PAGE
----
Dontcheff

Can you use Oracle RAC on Third-Party Clouds?

In DBA on July 11, 2017 at 14:40

Q: Can you use Oracle RAC on Third-Party Clouds?
A: No.

The Licensing Oracle Software in the Cloud Computing Environment document states:

“This policy applies to cloud computing environments from the following vendors: Amazon Web Services – Amazon Elastic Compute Cloud (EC2), Amazon Relational Database Service (RDS) and Microsoft Azure Platform (collectively, the ‘Authorized Cloud Environments’). This policy applies to these Oracle programs.”

The document that lists “these Oracle Programs” does not include RAC (or Multitenant or In-Memory DB).

For more details check Markus Michalewicz’s (Oracle RAC Product Manager) white paper entitled: How to Use Oracle RAC in a Cloud? – A Support Question. The image about is slide 45/50 from the same paper.

And here is how to use Oracle Real Application Clusters (RAC) in the Oracle Database Cloud Service.

An interesting blog post by Brian Peasland entitled Oracle RAC on Third-Party Clouds concludes: “But if I were looking to move my company’s RAC database infrastructure to the cloud, I would seriously investigate the claims in this Oracle white paper before committing to the AWS solution. That last sentence is the entire point of this blog post.”

For business and mission critical applications I would by all means recommend Oracle Real Application Clusters on Oracle Bare Metal Cloud.

We should not forget that something works and something being supported are two totally different things. Even for the Oracle Cloud check the Known issues for Oracle Database Cloud Service document: Updating the cloud tooling on a deployment hosting Oracle RAC requires manual update of the Oracle Database Cloud Backup Module.

Conclusion: Oracle RAC can NOT be licensed (and consequently not be used) in the above mentioned cloud environments although such claims were published even yesterday in the internet (July 10, 2017).

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  1. Nice summary with references to various, relevant sources. Thank you.

    As you are referring to my “white paper entitled: How to Use Oracle RAC in a Cloud? – A Support Question” and you used a picture of mine from this deck (slide 21 of 50), I would like to suggest you also use slide 45 of 50, which more adequately describes the case that you are talking about in your article, as it refers to shared storage in cloud environments.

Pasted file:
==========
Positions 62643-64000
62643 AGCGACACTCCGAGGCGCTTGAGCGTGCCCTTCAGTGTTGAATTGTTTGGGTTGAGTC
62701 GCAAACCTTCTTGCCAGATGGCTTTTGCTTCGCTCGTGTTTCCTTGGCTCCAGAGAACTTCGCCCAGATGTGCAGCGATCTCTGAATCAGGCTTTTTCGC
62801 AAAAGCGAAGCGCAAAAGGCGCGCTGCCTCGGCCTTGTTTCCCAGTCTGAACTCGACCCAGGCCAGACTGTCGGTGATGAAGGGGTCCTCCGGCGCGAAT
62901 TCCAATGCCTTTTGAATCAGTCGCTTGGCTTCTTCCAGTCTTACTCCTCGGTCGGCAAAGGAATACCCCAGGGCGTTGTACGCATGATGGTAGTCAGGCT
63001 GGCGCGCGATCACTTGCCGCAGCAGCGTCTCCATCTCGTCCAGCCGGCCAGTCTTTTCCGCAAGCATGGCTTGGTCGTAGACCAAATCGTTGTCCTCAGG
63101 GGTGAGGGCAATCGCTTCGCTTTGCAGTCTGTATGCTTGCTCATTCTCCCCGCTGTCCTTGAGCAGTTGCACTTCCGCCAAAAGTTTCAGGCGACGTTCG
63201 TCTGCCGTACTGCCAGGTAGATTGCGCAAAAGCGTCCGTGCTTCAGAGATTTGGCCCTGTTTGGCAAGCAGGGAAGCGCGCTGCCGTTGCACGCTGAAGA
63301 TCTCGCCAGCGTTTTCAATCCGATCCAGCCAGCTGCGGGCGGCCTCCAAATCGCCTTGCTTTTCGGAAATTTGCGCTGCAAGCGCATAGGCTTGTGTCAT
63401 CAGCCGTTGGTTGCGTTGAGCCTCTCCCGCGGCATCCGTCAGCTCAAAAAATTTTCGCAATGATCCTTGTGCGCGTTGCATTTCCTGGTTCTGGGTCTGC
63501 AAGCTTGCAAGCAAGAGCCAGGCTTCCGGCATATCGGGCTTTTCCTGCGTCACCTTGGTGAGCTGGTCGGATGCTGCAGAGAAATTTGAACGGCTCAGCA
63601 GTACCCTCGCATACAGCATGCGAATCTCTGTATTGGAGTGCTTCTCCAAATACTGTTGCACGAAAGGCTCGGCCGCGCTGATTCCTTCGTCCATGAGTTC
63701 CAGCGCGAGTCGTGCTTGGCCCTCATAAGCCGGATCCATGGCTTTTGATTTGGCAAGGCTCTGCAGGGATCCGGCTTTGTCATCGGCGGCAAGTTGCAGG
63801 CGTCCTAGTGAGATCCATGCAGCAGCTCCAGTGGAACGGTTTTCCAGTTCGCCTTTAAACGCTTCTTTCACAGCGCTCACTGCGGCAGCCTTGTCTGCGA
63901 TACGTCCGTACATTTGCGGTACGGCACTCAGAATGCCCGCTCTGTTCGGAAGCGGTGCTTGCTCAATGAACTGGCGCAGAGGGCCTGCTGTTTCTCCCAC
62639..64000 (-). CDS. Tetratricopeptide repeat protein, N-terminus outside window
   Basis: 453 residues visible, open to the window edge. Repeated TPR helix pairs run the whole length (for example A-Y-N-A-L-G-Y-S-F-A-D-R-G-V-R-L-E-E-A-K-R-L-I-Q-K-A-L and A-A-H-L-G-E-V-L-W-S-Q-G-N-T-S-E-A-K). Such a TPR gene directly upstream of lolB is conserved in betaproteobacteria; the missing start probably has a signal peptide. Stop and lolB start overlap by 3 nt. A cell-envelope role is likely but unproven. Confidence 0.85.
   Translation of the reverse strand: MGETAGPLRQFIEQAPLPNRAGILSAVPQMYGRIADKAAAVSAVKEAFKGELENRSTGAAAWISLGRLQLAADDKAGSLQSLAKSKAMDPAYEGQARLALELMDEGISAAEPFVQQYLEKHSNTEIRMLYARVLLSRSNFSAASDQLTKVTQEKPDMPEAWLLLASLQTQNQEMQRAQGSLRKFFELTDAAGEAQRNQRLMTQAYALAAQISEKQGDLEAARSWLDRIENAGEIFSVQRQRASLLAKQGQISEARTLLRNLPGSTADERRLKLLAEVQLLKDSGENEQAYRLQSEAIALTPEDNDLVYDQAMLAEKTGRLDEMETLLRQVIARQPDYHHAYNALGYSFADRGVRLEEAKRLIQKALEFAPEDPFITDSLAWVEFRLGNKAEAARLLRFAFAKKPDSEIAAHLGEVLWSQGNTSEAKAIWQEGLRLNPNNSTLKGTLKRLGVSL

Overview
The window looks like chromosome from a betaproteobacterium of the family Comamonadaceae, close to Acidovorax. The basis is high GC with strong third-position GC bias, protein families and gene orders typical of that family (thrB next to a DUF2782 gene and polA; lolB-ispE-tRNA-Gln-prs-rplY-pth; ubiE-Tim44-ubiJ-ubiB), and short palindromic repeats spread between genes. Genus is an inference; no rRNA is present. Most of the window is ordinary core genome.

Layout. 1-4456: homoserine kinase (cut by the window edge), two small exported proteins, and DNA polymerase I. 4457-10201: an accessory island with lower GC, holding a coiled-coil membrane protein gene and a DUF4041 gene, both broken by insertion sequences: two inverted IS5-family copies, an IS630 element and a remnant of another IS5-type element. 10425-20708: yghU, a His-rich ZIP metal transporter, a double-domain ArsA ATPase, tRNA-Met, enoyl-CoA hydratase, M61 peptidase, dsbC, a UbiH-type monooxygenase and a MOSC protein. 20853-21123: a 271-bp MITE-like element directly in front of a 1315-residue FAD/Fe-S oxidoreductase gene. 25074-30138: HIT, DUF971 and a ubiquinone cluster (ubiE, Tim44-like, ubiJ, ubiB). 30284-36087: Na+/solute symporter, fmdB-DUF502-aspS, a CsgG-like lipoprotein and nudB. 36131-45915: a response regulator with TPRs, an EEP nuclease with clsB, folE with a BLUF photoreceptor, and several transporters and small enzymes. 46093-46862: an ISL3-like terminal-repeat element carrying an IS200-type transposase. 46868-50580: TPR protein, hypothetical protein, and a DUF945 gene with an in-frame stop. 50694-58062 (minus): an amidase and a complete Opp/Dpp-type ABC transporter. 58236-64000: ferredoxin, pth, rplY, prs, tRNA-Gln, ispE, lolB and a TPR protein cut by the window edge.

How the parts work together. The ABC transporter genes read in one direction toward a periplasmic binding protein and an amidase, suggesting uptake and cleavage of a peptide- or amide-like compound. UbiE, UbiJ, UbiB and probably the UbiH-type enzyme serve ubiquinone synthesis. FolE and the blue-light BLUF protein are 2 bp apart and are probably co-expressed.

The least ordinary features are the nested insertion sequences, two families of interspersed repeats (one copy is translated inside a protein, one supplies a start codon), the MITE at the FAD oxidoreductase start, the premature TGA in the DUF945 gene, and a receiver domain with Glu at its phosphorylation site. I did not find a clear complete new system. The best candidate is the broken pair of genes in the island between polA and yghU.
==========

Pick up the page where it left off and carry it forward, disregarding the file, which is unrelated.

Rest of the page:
However, I fully agree with “We should not forget that something works and something being supported are two totally different things.” Thanks.

  2. […] For existing Oracle installations, it might make sense to move from your existing on-premise hardware into the cloud if you are faced with buying new hardware. Note that some features are only available on Oracle’s IaaS cloud – for example, you can’t run Oracle RAC on Amazon or Microsoft. […]

  3. […] For existing Oracle installations, it might make sense to move from your existing on-premise hardware into the cloud if you are faced with buying new hardware. Note that some features are only available on Oracle’s IaaS cloud – for example, you can’t run Oracle RAC on Amazon or Microsoft. […]

  4. Hello Julian,

    Nice article. Since the nature of your post deals with Oracle licensing and license policy, I figured I’d chime in.

    I was a license auditor in Oracle’s License Management Services (LMS) group in the Oracle HQ/Bay Area office. I now work as an independent Oracle licensing expert and help clients with Oracle license management (Oracle audit defense, optimization, VMware, purchase/contract negotiation, etc.).

    In your article, you reference Oracle’s policy on licensing in AWS and Azure. The key thing to point out that the policy, and everything in it, is of no contractual implication – put simply, it’s contractually meaningless. The only authority on Oracle licensing is what you and Oracle signed – policy dictates, and even announcements from their licensing group, cannot change what you signed. And there is nothing in Oracle contracts that in any way create the limitations set out in the cloud licensing “policy” document. In fact, the footer of the policy document that you referenced says it’s for “educational purposes only”. Put simply, there is no contractual reason to not be able to run RAC (or any other Oracle product) in AWS, Azure, or even Google Cloud (contractually, there is no such thing as “Authorized Environment” – so that fiction gets thrown out too).

    For further detailed reading, I would point you to a Northern California OUG article I published recently: http://nocoug.org/Journal/NoCOUG_Journal_201705.pdf. The first part of this article was published just before the Oracle policy was heavily revised, and can be read here: http://nocoug.org/Journal/NoCOUG_Journal_201702.pdf.

    As an independent advisor, I have not preferred choice. I advise my clients to do what fits them best – I’m not concerned if its AWS, Azure, GCP, or Oracle Cloud for that matter. But their decision-making should not be “cloud”ed by baseless “policy” documents that ultimately have no teeth. I would know – I was an auditor in Oracle and have now assisted many clients, including Fortune 25 clients, in dealing with Oracle’s licensing challenges.

    I hope this is helpful.

    Thanks,

    Mohammad Inamullah

    Principal, Redwood Compliance
    mohammad@redwoodcompliance.com
    http://www.redwoodcompliance.com
    Palo Alto, California

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